We all know that gossip sells, but at what cost?
Dictionary.com defines gossip as “casual or unconstrained conversation or reports about other people, typically involving details which are not confirmed as true.” I would add that it takes place in the absence of the person being talked about.
What are the virtues of gossip? For me I don’t see many, if any, but that’s not how others have seen it in the past. According to NYdailynews.com article in 2009 Gossip makes up 80 percent of our conversations! Casual conversations by definition are not really intended to be deep and meaningful so there is danger in spreading untruths without constraint.
And according to this same source, gossip is an integral part of the human ability to form complex societies, and that it sets us apart from animals – it allows us to know about people we haven’t even met. But is that a good thing? I guess it can be in a productivity sense if people are relaying opinions from others in meetings in the workplace, or if someone is letting others know that a person is unable to attend a function due to an illness or death in the family, that kind of thing. But beyond that, I’m not so sure. Perhaps some background information on someone you are about to meet can make you feel more comfortable with meeting or dealing with them if you are able to find some commonalities in that.
What I really found disturbing in this article, is that we are engaging in conversations about other people’s business for 80% of our conversation time – this is not meaningful, mindful communication to me. Have we lost the ability to just converse with someone and find out more about them in the time we have together, do we have to continue to talk about others in their absence?
So how does gossip start? Usually by someone who was not present at the event but has heard some snippets of information second, third or fourth hand! Even when we are present at an event or situation, our own perception of that event is coloured by our beliefs and life experiences which creates our own story of what happened. If we relate that “truth” to someone else, then their own beliefs and life experiences colour the conversation into their version of the “truth” and so it goes on as the tale becomes bigger and more colourful with each telling.
A lot of gossip is derogatory; designed to taint someone’s character and for those who do spread it regularly it screams out a need to be noticed, to be seen in a superior light to the ones they are gossiping about. It could also be used to be controlling force in a network of friends or colleagues. The common usage of the word gossip relates to unkind story-telling nowadays, but we could gossip in a good way too!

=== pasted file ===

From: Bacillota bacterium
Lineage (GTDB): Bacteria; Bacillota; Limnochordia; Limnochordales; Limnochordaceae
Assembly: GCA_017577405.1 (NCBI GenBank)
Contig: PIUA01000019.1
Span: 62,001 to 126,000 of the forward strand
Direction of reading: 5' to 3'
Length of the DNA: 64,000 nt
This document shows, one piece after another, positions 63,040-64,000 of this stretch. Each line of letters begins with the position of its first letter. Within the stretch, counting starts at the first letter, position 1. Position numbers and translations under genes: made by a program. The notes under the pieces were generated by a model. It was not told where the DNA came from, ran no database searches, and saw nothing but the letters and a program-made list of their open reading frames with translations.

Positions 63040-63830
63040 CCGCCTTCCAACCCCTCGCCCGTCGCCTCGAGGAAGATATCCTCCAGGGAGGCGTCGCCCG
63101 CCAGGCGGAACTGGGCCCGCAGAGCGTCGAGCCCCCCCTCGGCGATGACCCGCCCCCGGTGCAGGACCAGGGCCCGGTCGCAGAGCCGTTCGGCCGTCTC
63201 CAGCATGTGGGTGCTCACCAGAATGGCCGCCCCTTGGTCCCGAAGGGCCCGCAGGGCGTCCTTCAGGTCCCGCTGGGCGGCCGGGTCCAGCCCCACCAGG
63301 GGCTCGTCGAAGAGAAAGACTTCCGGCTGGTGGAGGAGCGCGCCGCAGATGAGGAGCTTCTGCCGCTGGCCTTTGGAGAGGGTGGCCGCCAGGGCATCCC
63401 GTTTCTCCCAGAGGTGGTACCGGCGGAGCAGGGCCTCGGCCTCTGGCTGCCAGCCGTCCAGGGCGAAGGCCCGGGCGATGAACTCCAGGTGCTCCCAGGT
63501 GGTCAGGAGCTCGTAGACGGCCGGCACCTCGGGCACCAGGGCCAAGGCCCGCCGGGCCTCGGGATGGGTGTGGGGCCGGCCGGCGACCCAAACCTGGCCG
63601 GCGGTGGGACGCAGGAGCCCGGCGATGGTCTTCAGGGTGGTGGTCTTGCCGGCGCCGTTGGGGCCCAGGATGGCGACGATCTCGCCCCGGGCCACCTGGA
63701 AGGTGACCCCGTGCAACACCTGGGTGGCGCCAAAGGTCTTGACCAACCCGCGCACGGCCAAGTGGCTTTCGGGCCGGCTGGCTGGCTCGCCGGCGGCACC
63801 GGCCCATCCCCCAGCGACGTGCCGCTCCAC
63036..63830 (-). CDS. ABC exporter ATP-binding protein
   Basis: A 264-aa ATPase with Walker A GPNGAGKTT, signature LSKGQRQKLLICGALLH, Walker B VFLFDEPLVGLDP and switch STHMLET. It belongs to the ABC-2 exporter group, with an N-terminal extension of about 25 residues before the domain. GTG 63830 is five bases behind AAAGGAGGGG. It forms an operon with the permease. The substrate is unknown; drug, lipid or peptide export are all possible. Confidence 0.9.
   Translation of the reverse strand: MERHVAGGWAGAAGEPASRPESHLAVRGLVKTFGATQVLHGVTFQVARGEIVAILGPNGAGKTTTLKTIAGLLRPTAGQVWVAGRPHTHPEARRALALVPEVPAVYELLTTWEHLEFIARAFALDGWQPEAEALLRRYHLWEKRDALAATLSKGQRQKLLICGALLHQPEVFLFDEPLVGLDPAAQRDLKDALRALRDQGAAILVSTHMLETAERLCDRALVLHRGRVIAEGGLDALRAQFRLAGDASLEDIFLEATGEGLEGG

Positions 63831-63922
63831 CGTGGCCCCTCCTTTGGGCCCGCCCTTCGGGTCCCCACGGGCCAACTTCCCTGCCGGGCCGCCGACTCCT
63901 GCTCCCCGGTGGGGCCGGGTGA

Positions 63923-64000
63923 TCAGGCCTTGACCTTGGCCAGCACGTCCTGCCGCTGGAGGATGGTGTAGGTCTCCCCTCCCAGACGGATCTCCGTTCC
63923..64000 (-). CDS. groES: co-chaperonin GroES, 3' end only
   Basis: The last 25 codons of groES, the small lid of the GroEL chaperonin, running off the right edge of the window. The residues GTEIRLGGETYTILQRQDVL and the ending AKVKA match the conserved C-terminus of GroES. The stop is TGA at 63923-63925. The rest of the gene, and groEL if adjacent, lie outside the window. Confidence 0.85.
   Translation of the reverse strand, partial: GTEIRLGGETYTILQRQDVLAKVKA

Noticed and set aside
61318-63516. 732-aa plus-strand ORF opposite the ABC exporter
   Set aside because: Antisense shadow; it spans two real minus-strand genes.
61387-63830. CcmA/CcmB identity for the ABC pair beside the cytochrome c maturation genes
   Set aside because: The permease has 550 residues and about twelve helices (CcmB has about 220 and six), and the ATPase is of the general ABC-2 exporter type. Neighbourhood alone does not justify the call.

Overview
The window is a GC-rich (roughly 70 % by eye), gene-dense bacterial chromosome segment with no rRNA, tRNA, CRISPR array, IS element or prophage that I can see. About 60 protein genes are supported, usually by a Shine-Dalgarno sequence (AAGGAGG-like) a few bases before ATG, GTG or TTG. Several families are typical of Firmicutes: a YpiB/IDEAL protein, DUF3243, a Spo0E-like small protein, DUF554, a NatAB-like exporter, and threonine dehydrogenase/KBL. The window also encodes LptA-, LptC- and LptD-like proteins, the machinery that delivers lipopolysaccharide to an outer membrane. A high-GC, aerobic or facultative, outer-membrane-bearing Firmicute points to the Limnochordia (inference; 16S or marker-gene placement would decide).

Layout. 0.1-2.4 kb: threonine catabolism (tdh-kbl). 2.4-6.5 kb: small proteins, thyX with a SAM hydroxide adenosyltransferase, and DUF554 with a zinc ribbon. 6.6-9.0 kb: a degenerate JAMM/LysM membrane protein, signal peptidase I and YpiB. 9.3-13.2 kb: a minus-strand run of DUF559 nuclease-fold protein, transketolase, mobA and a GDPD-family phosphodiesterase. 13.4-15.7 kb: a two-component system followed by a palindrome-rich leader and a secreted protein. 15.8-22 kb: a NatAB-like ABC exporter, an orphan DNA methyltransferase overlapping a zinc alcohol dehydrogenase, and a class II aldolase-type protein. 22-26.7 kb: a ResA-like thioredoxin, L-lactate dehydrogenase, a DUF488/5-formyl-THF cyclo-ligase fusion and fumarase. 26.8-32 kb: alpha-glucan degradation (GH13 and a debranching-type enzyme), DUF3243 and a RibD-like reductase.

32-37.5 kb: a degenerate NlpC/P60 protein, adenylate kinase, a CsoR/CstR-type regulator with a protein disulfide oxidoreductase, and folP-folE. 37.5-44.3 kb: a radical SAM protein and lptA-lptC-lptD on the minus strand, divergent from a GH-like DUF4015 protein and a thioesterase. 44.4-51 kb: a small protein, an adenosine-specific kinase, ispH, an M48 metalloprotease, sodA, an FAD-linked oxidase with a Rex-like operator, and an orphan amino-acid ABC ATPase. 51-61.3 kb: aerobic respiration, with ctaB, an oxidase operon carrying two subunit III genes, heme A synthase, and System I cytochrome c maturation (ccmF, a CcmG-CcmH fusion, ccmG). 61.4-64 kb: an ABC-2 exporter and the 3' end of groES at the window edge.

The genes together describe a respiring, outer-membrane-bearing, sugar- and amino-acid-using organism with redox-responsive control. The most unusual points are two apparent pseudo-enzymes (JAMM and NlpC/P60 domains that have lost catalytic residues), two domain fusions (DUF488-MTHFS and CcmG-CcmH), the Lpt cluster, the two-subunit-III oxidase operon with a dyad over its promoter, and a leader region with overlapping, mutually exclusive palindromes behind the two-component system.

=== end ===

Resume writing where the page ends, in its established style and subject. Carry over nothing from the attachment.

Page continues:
For those who are being gossiped about, opportunities for meaningful relationships are lost because the gossip tends to stay just that and deeper personal enquiry from others tends not to happen. Reputations can be destroyed and we all know that mud sticks. People become estranged from family and friends, when does cross the line into bullying? Rarely are the gossipers confronted, maybe people feel more comfortable to engage in it with the gossiper so they are not the subject of the next round of misinformation.
When I consider this from what I see around me, it seems rare for people to take the next step and consider, well, even if that were true, I wonder if that person is actually okay, or in need of help – not judgement? The conversation could be steered in a more positive direction with this kind of inquiry. I also don’t feel embarrassed to say “I don’t really feel comfortable talking about this when **** is not here.”? That may make others uncomfortable but then they are less likely to include me in those conversations – which is fine with me.
I wonder where the line is between gossip and conversation? Perhaps we just need to ask ourselves if we would say what we’re saying if the subject was present.
What a kinder place this planet could become if the words of deprecating gossip were thrown to the wind as freely as the allegations, suspicions and judgements are, and people sought to seek the truth or deeper meaning from the person involved.
More conversations supporting people in their absence, shining positive light on those we know would certainly be a more uplifting environment to be in.
Now, I’m not saying I have never engaged in gossip, but I for one will certainly be paying more attention to the quality of information that I am hearing and being mindfully aware of how this can be affecting other people’s wellbeing. Wouldn’t it be wonderful if the headlines read, “80% of our conversations are based in truth, empathy and compassion.”!
I would love to hear your comments!